We’ve all been there: the candidate break-up call. No matter how smooth and streamlined your interview process, letting candidates know that they won’t be receiving an offer is always tough. But approaching the conversation in a transparent and honest way can keep the lines of communication open once the hard part is done. An added bonus? Maybe they’re not the right fit for this role, but they got this far in the process for a reason, so this conversation can be a great way to build a long-lasting relationship and ultimately help you build out a robust talent pipeline to keep good candidates in the mix in case other opportunities come up.
Here’s how to keep the conversation friendly, while giving your candidates the feedback they need.
Set up a time to talk to the candidate
There’s nothing worse than a drawn-out break-up and that applies to business relationships as much as personal ones. Rather than delaying the process to avoid an awkward conversation, schedule some time with the candidate as soon as you know that they won’t be moving onto the next step. Don’t string them along. This is a great way to show candidates that you respect their time and that you value them enough to have a real conversation. Although it may not feel great in the moment, the payoff can be huge — for both parties. That was certainly the case for Brendan Browne, LinkedIn’s vice president of Global Talent Acquisition. In a recent article from LinkedIn’s Talent Blog, Browne explains how getting rejected from a company years ago has shaped his recruiting process in his current role. After receiving a phone call telling him that he would not be moving forward, Browne was disappointed but appreciative of the way the message was delivered. “[It] stung a little bit, but I had nothing but respect for the fact that it was delivered clearly,” Browne says, emphasizing the importance of personal communication when you’re letting candidates down.
Offer feedback whenever possible
It may seem counterintuitive to provide feedback when rejecting a candidate — after all, you don’t want to hurt their feelings — but research shows that 94% of candidates want interview feedback regardless of the outcome. Plus, candidates are four times more likely to consider another opportunity with your company if they receive that feedback in a constructive way. Before making the call, ask the hiring managers involved in the process to offer some actionable tips you can share with the candidate, and weave those into your conversation. Focus on what they do well as well as areas where they can improve, and deliver those comments in a sensitive and thoughtful way. This is a great way to show candidates that you value what they brought to the interview process and that you truly care about their candidate experience and future prospects.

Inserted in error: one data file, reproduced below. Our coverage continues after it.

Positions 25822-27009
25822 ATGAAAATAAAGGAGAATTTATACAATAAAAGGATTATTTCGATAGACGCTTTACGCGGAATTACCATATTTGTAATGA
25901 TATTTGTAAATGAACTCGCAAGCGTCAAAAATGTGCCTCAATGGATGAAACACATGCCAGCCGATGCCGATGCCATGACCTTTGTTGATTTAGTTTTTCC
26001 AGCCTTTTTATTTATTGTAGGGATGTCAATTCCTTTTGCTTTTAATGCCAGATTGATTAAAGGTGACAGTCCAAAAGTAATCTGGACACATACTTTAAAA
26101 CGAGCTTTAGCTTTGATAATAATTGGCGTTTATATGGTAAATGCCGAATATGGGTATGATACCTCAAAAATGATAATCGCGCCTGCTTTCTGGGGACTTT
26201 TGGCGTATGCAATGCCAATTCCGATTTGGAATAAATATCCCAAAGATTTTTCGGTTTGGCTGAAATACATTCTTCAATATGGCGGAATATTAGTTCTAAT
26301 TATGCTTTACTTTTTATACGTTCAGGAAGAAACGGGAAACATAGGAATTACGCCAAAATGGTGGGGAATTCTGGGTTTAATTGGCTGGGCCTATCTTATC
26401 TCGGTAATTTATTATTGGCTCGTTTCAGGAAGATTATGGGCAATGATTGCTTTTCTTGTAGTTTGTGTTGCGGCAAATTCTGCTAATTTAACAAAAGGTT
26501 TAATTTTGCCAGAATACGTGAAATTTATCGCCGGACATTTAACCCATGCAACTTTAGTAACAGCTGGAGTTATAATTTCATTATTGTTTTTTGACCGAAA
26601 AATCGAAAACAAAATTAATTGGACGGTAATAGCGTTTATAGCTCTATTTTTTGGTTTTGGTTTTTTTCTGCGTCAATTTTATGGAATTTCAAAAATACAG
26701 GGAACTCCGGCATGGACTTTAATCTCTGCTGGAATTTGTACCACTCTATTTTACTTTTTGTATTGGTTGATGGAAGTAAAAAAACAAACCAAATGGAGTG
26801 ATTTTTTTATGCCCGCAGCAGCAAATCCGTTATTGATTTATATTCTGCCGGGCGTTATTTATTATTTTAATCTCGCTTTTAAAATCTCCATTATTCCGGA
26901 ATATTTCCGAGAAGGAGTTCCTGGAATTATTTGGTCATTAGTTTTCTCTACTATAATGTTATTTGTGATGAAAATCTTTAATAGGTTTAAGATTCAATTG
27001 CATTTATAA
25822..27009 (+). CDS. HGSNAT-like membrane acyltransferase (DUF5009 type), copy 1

Keep the relationship going
Once the hard part is done, let the candidate know that you appreciate their efforts and would love to stay connected in case other opportunities come up. “There’s a fairly good chance if they’ve made it that far in your process, they’re quite talented,” Browne says. “And there’s a good chance you may want to hire them in the future.” To keep the lines of communication open, add these candidates to your talent community and stay in touch with them on a regular basis. The best way to do this is by sending out monthly emails with company updates, key wins and new job opportunities. Once you have an opportunity that could be a good fit for one of the candidates you turned down in the past, reach out to them directly and invite them to apply. This is a great way to make the recruitment process more personal while letting candidates know that you remember them and the skills they can bring to the table.
Although turning down a candidate is never fun, it doesn’t have to signal the end of the relationship. By being respectful, transparent and showing candidates that you value them, you can create an ongoing connection that could pay off big-time down the line. The key to making it work is taking a thoughtful approach to the conversation and being committed to staying in touch once you’ve let them know of your decision.
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